A simple vaccine could stop the onset of autoimmune diseases such as rheumatoid arthritis and Crohn’s, say scientists.
The potential treatment has proved successful in animal studies and it is hoped the breakthrough could lead to new ways of tackling a range of conditions including cancer.
Autoimmune diseases occur when the immune system mistakes some parts of the body as a pathogen and starts attacking its own cells.
But the new vaccine, based on nanotechnology, stops this process without causing severe side effects.
Lead researcher Professor Irit Sagi, from the Weizmann Institute in Rehovot, Israel, hailed the discovery and believes it could prompt more effective treatments.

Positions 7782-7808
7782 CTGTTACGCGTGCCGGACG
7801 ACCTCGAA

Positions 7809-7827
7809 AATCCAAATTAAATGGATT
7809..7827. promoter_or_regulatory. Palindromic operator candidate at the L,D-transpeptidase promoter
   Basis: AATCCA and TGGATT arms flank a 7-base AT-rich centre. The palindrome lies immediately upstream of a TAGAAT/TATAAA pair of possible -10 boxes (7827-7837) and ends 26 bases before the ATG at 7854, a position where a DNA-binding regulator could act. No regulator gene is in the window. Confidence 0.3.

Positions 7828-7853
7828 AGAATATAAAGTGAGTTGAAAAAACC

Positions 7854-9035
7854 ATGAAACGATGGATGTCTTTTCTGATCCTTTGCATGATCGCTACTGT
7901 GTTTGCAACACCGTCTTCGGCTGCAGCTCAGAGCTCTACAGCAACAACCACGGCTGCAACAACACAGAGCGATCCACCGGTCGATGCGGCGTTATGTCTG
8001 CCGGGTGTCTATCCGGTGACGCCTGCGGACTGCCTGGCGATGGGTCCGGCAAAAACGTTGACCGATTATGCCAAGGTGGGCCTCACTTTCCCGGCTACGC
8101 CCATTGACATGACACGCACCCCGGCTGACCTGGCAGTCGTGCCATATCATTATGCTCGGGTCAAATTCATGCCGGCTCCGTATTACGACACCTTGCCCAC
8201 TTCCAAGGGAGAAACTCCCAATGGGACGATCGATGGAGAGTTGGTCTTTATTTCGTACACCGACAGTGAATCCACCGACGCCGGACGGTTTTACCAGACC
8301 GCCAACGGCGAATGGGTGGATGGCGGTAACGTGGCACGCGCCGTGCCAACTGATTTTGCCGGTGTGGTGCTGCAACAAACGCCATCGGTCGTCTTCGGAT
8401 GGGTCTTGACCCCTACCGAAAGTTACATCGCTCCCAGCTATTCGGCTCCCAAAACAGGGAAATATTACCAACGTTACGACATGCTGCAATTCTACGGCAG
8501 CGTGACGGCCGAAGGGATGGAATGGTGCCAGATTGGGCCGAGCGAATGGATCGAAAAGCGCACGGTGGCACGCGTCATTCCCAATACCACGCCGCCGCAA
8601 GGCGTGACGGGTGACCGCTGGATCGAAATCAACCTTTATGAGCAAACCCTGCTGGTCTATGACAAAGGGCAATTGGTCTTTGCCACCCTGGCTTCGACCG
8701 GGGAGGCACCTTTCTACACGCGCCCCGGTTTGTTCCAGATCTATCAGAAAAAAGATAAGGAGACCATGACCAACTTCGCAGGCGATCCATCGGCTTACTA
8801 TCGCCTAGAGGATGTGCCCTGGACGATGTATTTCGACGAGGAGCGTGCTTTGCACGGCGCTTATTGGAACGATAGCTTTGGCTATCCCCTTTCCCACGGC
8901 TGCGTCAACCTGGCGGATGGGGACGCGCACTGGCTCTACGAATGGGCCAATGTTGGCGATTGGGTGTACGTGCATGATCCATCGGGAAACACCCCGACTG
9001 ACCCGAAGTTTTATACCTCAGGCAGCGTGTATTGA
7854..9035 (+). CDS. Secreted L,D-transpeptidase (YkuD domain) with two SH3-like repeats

She said: ‘We are excited not only by the potential of this method to treat Crohn’s, but by the potential of using this approach to explore novel treatments for many other diseases.’
Professor Sagi and her team treated mice with a rodent version of Crohn’s, which is a chronic condition that causes inflammation in the gut.
Results showed that untreated mice suffered severe damage to their colons while those injected with the vaccine experienced only ‘limited’ symptoms.
Authors highlight in the journal Nature Medicine. that the new approach is extremely precise, and more effective than previous attempts.
Yeda, the technology transfer arm of the Weizmann Institute, has already applied for patents on the vaccine.
However further testing is now needed before experts can be sure the therapy is safe for humans.
Rheumatoid arthritis is estimated to affect 400,000 people in England and Wales while there are currently 90,000 people living with Crohn’s disease in the UK.
Currently there is no cure for either autoimmune disease and the exact trigger of the condition remains unknown.